Saturday, May 31, 2014

Achmed Saves America (2014)

I loathe Jeff Dunham.

I don’t mean to say I have a personal beef with him. Maybe he has a wonderful personality. Maybe he put a lot of hard work into doing all those voices whilst moving his mouth just enough for his less drunk audience members to see the bounce of his Adam’s apple. Maybe he pays his bills on time or buys a round when he goes out with Bill Engvall or Guy Fieri or Joe the Plumber or whoever; I don’t know. I just know that I find his comedy jejune, racist, and insufferably unfunny. He fancies himself an “equal opportunity offender” as he uses bland comedy to effectively monetize racism in the vein of Lisa Lampanelli, but for “equal” opportunity, he spends an inordinate amount of time touting his stereotypical Arab Muslim dummy, Achmed.

So I regret to inform you all that Achmed got a movie, and I regret to remind myself that I’ve now seen it.

In the interests of full disclosure… As it happens, in those halcyon years before Jeff Dunham achieved fame, “Achmed” had become my middle school nickname thanks to racist, rural bullies, so I can’t deny that I already approach this film with a bad association and not a little bit of confirmation bias. From what little of Achmed I’d had the misfortune to watch before this film, I’ve also always seen him as the Arab equivalent of a golliwog or Joe Jitsu or Go-Go Gomez or the Cleveland Indians logo. To put it simply, this film didn’t look prepossessing before I watched it, and I certainly didn’t end up surprised.

Achmed the Totally-Not-Muslim Terrorist

To set the stage for the abject void of humor to follow, Achmed Saves America starts off with a superfluous live-action cold open where Tinkerbubba (a Peter Pan version of Dunham’s markedly more affectionate caricature of rednecks) vouchsafes Achmed his wish to become a cartoon character. From there, we move into domestic drama with a foreign enemy.

I find the resemblance to Song of the South more than apropos.
Continuing a long reel tradition of generalizing a region over 5000 km in breadth to a single stereotypical country, Achmed’s adventure begins in Mizpakmanistan.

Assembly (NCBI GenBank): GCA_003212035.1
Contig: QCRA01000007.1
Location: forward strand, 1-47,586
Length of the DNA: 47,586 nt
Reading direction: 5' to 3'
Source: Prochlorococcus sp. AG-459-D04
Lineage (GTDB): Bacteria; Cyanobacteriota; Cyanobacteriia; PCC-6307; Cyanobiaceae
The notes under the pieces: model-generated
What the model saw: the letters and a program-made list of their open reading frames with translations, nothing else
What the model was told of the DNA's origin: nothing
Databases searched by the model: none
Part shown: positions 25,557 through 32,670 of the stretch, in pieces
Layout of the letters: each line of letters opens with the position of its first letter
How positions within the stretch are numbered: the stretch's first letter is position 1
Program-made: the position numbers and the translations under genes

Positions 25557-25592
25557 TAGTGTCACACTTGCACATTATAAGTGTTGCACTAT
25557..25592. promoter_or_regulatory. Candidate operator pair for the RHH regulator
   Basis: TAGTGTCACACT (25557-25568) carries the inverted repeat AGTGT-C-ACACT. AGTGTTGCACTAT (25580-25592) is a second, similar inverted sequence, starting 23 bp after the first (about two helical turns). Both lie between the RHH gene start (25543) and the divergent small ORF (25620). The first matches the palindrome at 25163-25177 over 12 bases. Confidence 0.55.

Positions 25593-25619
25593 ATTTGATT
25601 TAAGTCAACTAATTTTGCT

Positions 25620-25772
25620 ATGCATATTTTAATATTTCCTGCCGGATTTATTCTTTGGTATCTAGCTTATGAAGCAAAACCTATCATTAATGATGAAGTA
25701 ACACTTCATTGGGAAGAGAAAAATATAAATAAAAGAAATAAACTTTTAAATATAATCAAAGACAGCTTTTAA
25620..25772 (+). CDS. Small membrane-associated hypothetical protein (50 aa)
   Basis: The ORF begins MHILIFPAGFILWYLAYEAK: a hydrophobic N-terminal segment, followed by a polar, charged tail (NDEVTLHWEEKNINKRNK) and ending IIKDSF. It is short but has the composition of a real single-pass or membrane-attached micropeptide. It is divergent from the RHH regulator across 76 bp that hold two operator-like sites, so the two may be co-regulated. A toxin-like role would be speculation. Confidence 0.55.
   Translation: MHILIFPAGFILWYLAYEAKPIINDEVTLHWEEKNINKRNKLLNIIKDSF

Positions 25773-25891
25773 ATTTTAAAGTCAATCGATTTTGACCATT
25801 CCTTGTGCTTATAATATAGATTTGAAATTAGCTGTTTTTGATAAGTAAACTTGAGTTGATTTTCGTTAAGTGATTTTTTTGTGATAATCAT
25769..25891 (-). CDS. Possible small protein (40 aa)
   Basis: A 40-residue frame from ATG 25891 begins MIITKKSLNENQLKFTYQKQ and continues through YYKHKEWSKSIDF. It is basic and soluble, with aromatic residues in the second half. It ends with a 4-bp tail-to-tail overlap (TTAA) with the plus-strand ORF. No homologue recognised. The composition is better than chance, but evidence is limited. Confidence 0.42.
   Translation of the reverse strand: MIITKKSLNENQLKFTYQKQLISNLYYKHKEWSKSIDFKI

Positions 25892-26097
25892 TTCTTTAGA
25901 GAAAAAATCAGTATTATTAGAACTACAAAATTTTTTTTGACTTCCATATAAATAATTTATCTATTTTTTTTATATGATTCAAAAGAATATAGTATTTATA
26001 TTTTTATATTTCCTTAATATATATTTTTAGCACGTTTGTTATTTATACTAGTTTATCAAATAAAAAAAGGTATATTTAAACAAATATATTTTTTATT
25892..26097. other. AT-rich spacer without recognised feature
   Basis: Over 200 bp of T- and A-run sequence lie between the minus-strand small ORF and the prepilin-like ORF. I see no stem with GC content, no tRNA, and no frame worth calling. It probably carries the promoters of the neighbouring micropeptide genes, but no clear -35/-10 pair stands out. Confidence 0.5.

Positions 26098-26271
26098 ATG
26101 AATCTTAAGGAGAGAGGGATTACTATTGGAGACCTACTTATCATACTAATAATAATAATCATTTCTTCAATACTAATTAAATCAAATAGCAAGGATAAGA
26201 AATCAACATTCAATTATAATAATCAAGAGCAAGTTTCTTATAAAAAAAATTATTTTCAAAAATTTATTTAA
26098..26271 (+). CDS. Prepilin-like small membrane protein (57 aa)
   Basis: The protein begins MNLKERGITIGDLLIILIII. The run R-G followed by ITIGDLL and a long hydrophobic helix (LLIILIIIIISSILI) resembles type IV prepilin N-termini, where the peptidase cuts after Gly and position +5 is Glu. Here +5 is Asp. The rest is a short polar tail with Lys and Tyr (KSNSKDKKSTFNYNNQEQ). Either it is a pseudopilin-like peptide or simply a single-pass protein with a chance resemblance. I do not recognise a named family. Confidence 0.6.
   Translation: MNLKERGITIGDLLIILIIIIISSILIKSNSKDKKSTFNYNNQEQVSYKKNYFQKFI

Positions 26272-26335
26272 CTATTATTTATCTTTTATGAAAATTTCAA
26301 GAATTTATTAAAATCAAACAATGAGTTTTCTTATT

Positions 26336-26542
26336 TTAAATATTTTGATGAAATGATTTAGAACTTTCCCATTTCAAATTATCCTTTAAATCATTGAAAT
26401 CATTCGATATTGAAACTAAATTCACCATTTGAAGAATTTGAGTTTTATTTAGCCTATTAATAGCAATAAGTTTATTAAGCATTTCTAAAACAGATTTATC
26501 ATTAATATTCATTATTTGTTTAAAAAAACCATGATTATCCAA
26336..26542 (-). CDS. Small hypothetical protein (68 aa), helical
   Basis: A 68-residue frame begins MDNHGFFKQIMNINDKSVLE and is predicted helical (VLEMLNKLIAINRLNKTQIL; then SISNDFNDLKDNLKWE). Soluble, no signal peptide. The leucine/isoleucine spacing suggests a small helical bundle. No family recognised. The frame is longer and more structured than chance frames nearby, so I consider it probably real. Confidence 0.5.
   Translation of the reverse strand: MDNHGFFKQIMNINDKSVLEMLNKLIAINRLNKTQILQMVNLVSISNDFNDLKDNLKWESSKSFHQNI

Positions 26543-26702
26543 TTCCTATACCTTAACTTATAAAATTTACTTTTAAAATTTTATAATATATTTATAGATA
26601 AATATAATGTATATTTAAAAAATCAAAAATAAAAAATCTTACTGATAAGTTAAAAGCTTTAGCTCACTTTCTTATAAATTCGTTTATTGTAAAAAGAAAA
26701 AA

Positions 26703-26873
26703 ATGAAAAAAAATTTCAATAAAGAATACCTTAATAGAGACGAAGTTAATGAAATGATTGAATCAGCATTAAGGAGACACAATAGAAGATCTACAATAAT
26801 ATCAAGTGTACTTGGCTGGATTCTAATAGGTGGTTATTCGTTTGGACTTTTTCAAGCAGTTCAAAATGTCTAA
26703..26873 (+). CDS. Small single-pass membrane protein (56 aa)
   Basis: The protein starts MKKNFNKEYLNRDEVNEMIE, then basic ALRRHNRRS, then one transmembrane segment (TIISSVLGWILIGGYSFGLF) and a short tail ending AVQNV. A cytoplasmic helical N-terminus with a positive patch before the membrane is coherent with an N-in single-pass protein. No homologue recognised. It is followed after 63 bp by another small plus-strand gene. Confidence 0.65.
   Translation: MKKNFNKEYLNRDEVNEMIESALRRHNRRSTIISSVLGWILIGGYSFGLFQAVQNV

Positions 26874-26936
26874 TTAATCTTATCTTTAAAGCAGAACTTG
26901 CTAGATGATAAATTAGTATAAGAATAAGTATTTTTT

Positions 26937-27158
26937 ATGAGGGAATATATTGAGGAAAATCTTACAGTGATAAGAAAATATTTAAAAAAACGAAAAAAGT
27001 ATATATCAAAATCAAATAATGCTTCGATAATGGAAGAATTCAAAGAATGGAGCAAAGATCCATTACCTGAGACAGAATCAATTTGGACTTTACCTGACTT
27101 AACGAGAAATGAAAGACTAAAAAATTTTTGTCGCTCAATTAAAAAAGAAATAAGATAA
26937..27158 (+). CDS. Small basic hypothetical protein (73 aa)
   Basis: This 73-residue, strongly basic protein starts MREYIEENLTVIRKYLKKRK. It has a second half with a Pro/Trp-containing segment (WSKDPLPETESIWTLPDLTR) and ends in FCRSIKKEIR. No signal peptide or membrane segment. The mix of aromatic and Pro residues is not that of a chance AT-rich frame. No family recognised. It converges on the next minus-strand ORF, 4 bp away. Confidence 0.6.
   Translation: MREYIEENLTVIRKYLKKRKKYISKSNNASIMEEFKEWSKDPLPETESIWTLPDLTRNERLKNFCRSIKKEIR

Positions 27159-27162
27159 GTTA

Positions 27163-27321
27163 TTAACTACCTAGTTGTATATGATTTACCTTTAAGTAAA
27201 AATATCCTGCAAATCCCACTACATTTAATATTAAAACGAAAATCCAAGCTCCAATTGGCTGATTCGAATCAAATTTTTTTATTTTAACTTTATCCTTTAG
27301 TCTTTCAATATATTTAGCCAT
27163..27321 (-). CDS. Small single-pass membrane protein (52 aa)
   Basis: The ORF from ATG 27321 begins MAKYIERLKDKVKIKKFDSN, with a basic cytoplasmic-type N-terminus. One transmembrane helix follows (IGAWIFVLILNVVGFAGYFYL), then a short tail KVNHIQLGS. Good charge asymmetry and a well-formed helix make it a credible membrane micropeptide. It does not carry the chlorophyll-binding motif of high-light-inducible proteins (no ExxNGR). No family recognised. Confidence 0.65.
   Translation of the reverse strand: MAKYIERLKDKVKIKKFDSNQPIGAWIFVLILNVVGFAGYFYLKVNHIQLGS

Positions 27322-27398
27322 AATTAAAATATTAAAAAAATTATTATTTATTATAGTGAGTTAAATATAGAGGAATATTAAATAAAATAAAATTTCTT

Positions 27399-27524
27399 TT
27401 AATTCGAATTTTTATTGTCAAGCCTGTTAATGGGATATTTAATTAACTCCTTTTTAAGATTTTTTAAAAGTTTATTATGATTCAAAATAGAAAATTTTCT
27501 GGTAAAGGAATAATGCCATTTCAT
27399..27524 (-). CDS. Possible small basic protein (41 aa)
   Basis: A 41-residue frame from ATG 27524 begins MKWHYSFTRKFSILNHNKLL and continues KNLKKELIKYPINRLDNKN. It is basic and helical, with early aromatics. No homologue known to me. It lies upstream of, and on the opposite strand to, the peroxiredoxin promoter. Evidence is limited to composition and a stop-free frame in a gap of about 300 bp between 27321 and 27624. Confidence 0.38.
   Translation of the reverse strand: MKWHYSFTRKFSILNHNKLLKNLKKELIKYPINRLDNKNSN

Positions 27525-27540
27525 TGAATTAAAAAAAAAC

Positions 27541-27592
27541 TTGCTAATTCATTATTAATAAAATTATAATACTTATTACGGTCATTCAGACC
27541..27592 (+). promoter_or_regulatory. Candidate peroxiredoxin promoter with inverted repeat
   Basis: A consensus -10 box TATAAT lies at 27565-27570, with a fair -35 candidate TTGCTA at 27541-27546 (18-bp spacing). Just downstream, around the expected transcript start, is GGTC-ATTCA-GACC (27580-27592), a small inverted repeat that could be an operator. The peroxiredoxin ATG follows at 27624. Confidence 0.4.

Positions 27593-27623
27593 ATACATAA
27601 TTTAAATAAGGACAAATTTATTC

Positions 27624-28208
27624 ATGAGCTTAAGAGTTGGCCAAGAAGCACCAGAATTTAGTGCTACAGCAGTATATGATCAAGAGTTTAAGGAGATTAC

Get it? Get it? Because of how those Muslims make their womenfolk dress?
Mizpakmanistan apparently has a constitution and government built around prominently displaying every Arab/Muslim/terrorist stereotype imaginable, where everyone lives in caves, “knee-deep in camel poop,” where the men “cover their wives so they look like Pac-Man ghosts.”

The writers pull a Dictator (2012) and attempt to mitigate the malicious intent of the humor by having Achmed call himself a non-Muslim. At one point a presumably-moderate imam joins a rabbi and a priest in forcefully denouncing terrorists. But with the sheer number of jokes dedicated to torture, prayer, the evil of pigs, Judaism, and female agency, and minatory accusations of religious “infidelity,” it doesn’t take a genius to see the actual intent behind the humor.

No Muslim stereotypes here. Nope. No siree Bob.

The Other Main Characters (if you could call them that)

Achmed quickly suicide-bombs his way into his famous skeletal form before accidentally hitching a ride to his hated enemy, America. There, he comes to live with his naïve, beneficent “host family,” the Wilsons, the blandest animated family in television history.

Do you know anything about these characters at first glance, except that you really don’t care about them?
A grade school child could draw the Wilsons. The lack of any volume or character or line of action in their design evokes Family Guy, the TV show that the creators here clearly want to imitate. Even Family Guy, for its own simplistic and disorganized art style, has variation in jaws and eyes and skin tone. Neither the distinctive stylistic touches of The Simpsons, the instantly identifiable characterization of Fugget About It or Bob’s Burgers, nor the specificity and consistency of King of the Hill appear here. It looks like somebody designed every character in this movie except Achmed in the space of two hours.